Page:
Speech therapists have worn many hats over the years in a school setting.   It always amazes me when someone finds out the scope of our practice includes language, syntax, AT, phonological awareness, listening comprehension, oral expression, executive function, social communication AND articulation.  They usually respond, “I thought you just taught kids to say /s/ and play games.”  Ouch.  That being said, we need to do a better job integrating our services into the school environment beyond our speech closets classrooms.  Not to toot our own horn, but to demonstrate to our colleagues how we can partner with our teachers and support staff, ultimately benefiting our students.  I talked about this with connecting language and literacy in all academic settings here .

Working with students who have social language impairments is a brave new world for many slps and teachers.   Often times we focus on the behavior issues and not the underlying reasons/deficits that may be causing them,  because the behavior is the what the teacher sees as the most pressing concern in the moment. However, the behavior is really only the tip of the iceberg.  The TEACCH model out of UNC gives a great example of this visual here:

 

What is often happening is once a team figures out what else might be going on with a student, or the family shares a medical diagnosis such as ADD or ASD, the next question is who is going to address these deficit areas?   Speech language therapists (SLPS) are often the first line of therapeutic intervention, and as a whole, we often take on more than we should.  We need to also consider that while the student may have a medical diagnosis, in the school setting we need to carefully and thoroughly evaluate the child as a team and determine if their diagnosis is impacting them socially and/or academically.  This is not always the case, so it shouldn’t be assumed that a diagnosis=eligibility for services. The medical/private model does not have the eligibility paradigms present in school. This is often a cause of frustration for parents and the team needs to be sensitive to them and have open dialogue with families to address these concerns.  Everyone needs to be working towards the best outcome for the student.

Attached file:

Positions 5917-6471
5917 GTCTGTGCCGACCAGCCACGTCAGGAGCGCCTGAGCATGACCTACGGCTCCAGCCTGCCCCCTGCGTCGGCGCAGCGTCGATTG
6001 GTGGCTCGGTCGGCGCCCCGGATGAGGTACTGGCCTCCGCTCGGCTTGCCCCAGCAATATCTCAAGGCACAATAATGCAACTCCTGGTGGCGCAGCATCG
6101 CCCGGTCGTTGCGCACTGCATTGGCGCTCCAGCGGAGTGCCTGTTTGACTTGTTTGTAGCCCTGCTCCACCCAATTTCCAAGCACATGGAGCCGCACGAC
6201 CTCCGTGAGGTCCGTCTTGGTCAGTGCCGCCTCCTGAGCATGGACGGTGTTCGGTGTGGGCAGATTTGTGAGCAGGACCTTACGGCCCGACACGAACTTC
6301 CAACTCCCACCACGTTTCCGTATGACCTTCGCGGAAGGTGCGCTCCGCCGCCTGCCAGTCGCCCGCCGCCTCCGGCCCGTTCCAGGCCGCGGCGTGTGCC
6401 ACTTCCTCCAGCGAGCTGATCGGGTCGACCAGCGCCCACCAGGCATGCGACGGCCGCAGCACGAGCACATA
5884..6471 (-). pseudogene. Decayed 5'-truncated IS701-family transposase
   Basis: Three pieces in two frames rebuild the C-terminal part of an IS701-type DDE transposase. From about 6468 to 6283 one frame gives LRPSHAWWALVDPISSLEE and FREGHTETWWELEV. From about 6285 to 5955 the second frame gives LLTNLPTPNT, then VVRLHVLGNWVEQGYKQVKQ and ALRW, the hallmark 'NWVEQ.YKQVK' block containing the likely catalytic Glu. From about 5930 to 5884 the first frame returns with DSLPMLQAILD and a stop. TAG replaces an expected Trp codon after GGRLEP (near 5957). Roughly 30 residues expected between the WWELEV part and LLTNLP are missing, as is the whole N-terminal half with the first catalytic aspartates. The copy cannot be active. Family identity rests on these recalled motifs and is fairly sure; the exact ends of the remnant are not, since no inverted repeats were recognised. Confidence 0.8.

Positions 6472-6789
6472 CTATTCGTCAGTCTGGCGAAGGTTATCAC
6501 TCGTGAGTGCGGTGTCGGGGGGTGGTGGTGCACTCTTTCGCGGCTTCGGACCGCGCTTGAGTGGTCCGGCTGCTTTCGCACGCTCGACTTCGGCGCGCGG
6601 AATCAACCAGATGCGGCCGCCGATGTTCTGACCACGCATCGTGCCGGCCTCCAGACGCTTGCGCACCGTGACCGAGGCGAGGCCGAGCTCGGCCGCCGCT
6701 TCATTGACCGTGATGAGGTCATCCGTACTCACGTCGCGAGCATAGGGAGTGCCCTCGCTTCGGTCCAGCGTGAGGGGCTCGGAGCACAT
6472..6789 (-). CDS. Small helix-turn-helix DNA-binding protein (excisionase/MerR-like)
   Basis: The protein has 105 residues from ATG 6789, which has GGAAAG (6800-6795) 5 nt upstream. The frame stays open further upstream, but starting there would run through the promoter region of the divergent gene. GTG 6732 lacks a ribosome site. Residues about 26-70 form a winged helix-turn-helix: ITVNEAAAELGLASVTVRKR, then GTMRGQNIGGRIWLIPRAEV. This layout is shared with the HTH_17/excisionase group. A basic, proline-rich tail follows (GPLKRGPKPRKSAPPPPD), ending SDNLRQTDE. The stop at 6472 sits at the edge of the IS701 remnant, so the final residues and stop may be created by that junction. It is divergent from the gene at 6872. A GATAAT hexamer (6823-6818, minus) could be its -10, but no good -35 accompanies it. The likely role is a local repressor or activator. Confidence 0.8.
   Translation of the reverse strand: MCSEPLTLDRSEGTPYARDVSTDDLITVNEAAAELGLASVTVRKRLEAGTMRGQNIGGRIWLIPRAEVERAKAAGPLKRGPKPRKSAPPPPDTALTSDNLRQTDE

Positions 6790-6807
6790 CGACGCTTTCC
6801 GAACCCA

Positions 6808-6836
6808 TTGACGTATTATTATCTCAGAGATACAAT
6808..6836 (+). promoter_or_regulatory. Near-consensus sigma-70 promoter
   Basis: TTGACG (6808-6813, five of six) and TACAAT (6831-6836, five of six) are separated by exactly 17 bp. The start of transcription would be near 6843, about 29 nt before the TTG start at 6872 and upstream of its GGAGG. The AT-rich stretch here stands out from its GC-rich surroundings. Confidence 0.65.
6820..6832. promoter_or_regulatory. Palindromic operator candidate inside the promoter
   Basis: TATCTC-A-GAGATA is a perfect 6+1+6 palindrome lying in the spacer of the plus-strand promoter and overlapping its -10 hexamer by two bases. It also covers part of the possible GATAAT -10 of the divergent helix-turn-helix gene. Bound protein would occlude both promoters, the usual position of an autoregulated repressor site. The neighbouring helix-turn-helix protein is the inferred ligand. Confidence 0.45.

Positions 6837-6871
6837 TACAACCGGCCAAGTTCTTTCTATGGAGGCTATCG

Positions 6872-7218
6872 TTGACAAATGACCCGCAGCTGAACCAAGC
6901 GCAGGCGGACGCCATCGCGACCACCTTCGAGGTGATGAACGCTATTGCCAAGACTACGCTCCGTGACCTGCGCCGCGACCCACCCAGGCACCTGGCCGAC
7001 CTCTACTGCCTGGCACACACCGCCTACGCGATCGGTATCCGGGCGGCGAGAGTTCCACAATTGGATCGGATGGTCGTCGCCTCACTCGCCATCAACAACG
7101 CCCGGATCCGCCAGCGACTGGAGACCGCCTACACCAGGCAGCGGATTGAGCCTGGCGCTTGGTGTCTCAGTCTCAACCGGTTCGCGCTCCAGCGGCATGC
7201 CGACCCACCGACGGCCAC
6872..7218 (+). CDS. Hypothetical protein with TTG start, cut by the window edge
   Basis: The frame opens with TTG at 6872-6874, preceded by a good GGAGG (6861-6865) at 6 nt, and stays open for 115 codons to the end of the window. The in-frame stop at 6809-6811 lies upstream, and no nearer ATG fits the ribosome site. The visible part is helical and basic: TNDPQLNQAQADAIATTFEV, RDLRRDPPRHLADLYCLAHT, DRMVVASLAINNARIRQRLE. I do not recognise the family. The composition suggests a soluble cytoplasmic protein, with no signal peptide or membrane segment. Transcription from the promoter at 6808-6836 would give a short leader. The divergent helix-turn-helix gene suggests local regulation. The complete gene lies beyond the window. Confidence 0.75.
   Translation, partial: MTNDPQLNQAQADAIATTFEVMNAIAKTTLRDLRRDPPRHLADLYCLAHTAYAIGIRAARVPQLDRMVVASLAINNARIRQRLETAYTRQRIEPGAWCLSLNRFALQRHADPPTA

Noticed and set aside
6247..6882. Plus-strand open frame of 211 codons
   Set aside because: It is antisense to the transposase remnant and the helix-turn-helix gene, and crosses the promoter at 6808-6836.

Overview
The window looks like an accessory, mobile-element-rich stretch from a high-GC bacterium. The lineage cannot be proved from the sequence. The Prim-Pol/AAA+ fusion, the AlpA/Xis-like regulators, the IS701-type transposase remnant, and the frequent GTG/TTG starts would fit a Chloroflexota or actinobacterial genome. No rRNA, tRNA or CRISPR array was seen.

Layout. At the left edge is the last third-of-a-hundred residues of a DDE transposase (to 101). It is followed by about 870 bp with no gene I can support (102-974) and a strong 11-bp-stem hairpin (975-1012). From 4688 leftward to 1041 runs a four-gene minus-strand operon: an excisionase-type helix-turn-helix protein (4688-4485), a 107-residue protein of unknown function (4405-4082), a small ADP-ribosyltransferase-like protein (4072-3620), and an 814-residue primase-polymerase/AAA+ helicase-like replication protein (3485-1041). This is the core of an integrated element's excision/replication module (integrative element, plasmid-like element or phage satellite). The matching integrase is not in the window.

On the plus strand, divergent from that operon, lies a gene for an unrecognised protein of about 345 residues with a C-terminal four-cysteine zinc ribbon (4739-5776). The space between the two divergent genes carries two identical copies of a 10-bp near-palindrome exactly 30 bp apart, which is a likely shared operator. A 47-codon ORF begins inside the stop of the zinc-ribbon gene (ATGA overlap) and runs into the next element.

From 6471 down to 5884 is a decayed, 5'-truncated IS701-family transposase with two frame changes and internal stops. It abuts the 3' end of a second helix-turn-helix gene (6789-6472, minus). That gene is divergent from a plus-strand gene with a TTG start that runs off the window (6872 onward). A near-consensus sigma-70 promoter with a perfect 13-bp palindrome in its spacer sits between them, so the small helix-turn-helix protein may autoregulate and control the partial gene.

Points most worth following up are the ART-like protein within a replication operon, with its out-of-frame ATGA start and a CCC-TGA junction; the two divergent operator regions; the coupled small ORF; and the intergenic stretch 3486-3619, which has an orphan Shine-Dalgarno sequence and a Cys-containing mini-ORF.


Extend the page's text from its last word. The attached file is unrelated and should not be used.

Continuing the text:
With social language impairments (and the behaviors that often are embedded), the SLP is a critical team member, but not the whole team. If a student does need support with social communication skills, they need to be taught, practiced and generalized beyond the walls of the speech room.  A one on one therapy session with an adult is not a natural social language environment.  For many kids who have been in therapy since they could walk, they figure out that adults will modify their own behaviors and language around the child’s deficits.  Peers don’t do this.